Sunday, October 5, 2008

Dark Night Cross: A Rookie Perspective

Saturday evening marked Calgary's first ever evening cyclocross event. Hosted by the fine folks of the Bow Cycle team and held on the UofC grounds this race may have eclipsed the noteworthy hype of it's namesake. The Dark Night cyclocross goes down as the most fun I have had at a race in ages. More on this later.

Many of us can remember the mountain biking heyday with personalites like Shaun Palmer, Missy Giove, Ned Overand. Gravity cycling has quieted down in years past and endurance MTB has taken a new flavour with events like Transrockies. But Cyclocross is a sport for rockstars. I cannot put it any other way. Venues that are spectator friendly and accessible and then throw in a DJ with some thumping tunes, hot chocolate, and a bunch of awesome/rowdy spectators and I dare you to show me a better time. I arrived early enough to catch up with Sandra and take a few laps around the course. Sandra is a seasoned CX expert in my books, she covered the basics and had some excellent tips. She also witnessed my bailout over the barricades and didn't laugh too hard. Those of us that have been racing on the road exlcusively were in for a treat as CX courses seem to love off camber turns, 90 degree bends, loop-de-loopy things and sand pits. Clearly not normal features of our typical race diet in the summer. Did I mention the hills? Short-sharp gut busting climbs. I might still be picking some of the course tape out of my teeth.

But wait, I need to digress on the technical side of CX here. Parts of the course demand that you get off your bike. Unless you're Hans Rey. Chances are you're not so you have to head into the obstacles at breakneck speed, clip out at a full sprint, run and then get back on your bike. See, that's the tricky part, getting back on. The CX experts can do this in the blink of an eye and it involves jumping like superman and catching the saddle on your thigh, clipping in and sprinting for glory. Well, some spectators were in for a treat on the third lap coming out of the sand pits because I missed my remount something fierce and squarely crushed my manhood. Another important skill is the bike carry. Shelly was out to yell and scream for Sandra and the speed theory crew. Needless to say, Shelly was a drill Sargeant in a previous life and from the sidelines she convinced me to carry my bike like a man instead of a girly man. Many thanks for that. Mike Chui and Mike Healy were out hooting and hollering as well. Chui kept me going in the sand pit.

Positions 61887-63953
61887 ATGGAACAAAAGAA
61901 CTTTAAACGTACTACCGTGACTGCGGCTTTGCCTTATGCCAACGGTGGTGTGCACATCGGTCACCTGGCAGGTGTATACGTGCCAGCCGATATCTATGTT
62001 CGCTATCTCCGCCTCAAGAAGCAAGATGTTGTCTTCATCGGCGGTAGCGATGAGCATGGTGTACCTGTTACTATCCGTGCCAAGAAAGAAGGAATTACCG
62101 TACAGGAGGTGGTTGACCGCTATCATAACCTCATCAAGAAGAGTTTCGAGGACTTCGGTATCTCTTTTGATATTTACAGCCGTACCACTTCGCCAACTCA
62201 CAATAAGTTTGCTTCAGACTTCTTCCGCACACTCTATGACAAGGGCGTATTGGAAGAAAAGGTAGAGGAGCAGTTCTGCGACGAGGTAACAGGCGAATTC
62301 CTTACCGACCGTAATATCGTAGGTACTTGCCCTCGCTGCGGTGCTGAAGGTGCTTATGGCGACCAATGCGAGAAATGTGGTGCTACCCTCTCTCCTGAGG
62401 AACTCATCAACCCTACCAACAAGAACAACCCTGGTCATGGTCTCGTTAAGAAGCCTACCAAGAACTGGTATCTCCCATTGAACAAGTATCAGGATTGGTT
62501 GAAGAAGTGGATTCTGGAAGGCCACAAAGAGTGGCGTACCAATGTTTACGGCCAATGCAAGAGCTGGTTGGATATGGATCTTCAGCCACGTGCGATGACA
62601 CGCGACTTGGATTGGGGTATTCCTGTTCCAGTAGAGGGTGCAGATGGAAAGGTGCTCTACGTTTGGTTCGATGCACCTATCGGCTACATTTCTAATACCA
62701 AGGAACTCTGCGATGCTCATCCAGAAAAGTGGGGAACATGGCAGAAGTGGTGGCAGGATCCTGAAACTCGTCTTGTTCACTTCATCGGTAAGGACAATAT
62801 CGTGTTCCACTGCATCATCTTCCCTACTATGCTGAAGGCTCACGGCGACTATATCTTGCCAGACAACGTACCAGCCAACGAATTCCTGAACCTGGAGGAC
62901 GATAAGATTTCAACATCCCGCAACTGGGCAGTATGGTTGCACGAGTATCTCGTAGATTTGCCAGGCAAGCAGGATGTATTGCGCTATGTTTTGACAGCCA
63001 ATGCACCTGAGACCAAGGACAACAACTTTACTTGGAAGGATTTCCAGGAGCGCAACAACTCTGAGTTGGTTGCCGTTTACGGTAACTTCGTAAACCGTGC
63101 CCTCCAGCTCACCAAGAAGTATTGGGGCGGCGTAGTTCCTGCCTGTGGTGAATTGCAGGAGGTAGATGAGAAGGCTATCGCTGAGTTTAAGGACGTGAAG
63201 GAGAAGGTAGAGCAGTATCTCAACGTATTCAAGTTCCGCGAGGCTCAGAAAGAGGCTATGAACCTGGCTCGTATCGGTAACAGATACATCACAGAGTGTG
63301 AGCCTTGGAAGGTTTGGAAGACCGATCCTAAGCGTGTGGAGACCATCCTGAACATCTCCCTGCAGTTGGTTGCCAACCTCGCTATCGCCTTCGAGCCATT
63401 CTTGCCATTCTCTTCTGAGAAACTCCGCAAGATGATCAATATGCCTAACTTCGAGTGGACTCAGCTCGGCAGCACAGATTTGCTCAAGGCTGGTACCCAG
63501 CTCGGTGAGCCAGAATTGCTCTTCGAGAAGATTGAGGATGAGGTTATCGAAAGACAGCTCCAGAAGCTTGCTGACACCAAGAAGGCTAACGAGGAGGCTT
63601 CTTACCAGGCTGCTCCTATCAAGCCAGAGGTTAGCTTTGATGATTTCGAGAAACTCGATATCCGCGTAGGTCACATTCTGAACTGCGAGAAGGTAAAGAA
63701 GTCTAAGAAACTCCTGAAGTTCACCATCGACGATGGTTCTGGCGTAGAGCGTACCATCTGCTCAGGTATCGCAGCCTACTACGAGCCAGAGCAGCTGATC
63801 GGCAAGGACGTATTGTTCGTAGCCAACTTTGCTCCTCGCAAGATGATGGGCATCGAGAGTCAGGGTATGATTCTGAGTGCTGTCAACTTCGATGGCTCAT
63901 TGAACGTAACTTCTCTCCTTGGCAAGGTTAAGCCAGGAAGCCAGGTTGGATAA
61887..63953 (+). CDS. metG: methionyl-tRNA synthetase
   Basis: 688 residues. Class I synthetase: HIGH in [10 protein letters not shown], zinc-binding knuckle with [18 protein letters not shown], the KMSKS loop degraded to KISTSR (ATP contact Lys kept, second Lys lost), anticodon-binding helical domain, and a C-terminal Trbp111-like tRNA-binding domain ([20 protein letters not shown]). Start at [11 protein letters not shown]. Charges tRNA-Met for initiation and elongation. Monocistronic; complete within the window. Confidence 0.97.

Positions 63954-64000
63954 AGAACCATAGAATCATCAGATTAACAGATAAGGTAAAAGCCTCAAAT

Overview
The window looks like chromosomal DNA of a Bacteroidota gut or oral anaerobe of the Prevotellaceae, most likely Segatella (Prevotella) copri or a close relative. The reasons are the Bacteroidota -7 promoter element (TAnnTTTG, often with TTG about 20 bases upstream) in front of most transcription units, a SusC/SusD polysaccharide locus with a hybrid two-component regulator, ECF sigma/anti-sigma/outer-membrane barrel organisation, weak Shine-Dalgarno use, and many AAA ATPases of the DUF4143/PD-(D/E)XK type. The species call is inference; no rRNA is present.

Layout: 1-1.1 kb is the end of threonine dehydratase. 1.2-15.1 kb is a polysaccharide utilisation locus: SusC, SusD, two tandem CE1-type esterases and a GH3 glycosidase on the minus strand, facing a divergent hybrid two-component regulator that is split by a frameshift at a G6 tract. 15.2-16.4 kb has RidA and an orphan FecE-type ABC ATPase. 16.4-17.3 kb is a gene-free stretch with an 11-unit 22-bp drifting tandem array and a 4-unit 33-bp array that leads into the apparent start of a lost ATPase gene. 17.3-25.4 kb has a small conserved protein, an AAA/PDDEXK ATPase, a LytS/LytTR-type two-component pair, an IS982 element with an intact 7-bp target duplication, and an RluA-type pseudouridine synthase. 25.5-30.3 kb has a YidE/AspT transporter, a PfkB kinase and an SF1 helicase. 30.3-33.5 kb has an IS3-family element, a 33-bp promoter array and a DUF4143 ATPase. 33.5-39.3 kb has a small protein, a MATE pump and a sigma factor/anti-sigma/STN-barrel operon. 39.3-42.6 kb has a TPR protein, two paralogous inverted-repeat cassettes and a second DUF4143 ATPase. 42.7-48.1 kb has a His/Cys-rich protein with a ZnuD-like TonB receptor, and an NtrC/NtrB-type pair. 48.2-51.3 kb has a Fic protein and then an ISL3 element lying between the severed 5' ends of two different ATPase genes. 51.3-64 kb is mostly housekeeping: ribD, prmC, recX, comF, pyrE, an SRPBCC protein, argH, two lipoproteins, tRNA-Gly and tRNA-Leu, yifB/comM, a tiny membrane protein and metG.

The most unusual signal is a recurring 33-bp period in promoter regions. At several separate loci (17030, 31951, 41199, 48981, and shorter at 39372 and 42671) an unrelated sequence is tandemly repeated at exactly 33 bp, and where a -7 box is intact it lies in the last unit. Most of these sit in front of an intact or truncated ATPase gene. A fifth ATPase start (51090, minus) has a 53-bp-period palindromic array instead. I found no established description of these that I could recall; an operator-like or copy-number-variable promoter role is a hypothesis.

The race itself was a riot. I haven't worried about a hole shot in 5 years and definitely missed it. Not that it mattered, CX races are all about knowing when to hold'em, fold'em and lay 'em down. If you're not in the first group you're not seeing those guys unless they pop. I was happy to chase people down and I think I exacted a wee bit of revenge on Darcy of BiciSport for his beatdown at the HC provincial (Darcy, we are going to tear up velocity in the spring). As well, I managed to pass Kevin of Calgary Cycle (he's a notable XC guy but nearly dislocated his shoulder in a lap one pile up) but he caught me in the last lap. I will say this, it's a workout like nothing else. I haven't hurt that hard for 40 minutes ever. There's no rythym, no steady pain that I am used to in road racing. By the second half of the race I was barely able to get into the big ring at all, I am ashamed. ;-)

Post race, I bumped into Slayer Dan, T-rev, Jenn and the lovely little Jaya. I want to get Dan on a CX bike because I think he would destroy people. After watching T-rev and his blinky lights of doom chase people down I wobbled home and iced down my bruises. What a night.

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